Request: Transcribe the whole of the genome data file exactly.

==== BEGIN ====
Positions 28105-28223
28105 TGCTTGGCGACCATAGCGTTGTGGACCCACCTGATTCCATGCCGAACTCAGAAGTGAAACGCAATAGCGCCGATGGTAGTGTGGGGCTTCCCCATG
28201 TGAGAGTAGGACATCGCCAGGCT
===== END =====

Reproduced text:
Positions 28105-28223
28105 TGCTTGGCGACCATAGCGTTGTGGACCCACCTGATTCCATGCCGAACTCAGAAGTGAAACGCAATAGCGCCGATGGTAGTGTGGGGCTTCCCCATG
28201 TGAGAGTAGGACATCGCCAGGCT